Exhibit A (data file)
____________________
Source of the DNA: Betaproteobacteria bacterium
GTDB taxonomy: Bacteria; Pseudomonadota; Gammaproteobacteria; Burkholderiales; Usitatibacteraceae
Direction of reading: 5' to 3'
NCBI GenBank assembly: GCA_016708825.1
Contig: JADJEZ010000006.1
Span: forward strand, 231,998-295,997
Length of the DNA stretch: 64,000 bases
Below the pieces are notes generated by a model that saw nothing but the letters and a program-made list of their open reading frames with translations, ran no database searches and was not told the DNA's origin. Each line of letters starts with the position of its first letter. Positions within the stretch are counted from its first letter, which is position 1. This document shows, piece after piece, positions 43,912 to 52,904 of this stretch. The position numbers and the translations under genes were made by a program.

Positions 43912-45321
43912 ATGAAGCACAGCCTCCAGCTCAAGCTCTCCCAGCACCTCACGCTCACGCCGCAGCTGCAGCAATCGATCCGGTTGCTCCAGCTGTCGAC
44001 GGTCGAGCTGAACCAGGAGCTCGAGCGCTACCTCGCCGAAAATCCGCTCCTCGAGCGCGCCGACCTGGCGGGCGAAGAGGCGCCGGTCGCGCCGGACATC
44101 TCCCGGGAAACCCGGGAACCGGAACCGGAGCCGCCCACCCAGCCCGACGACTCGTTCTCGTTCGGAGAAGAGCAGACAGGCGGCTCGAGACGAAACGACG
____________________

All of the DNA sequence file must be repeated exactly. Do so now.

Source of the DNA: Betaproteobacteria bacterium
GTDB taxonomy: Bacteria; Pseudomonadota; Gammaproteobacteria; Burkholderiales; Usitatibacteraceae
Direction of reading: 5' to 3'
NCBI GenBank assembly: GCA_016708825.1
Contig: JADJEZ010000006.1
Span: forward strand, 231,998-295,997
Length of the DNA stretch: 64,000 bases
Below the pieces are notes generated by a model that saw nothing but the letters and a program-made list of their open reading frames with translations, ran no database searches and was not told the DNA's origin. Each line of letters starts with the position of its first letter. Positions within the stretch are counted from its first letter, which is position 1. This document shows, piece after piece, positions 43,912 to 52,904 of this stretch. The position numbers and the translations under genes were made by a program.

Positions 43912-45321
43912 ATGAAGCACAGCCTCCAGCTCAAGCTCTCCCAGCACCTCACGCTCACGCCGCAGCTGCAGCAATCGATCCGGTTGCTCCAGCTGTCGAC
44001 GGTCGAGCTGAACCAGGAGCTCGAGCGCTACCTCGCCGAAAATCCGCTCCTCGAGCGCGCCGACCTGGCGGGCGAAGAGGCGCCGGTCGCGCCGGACATC
44101 TCCCGGGAAACCCGGGAACCGGAACCGGAGCCGCCCACCCAGCCCGACGACTCGTTCTCGTTCGGAGAAGAGCAGACAGGCGGCTCGAGACGAAACGACG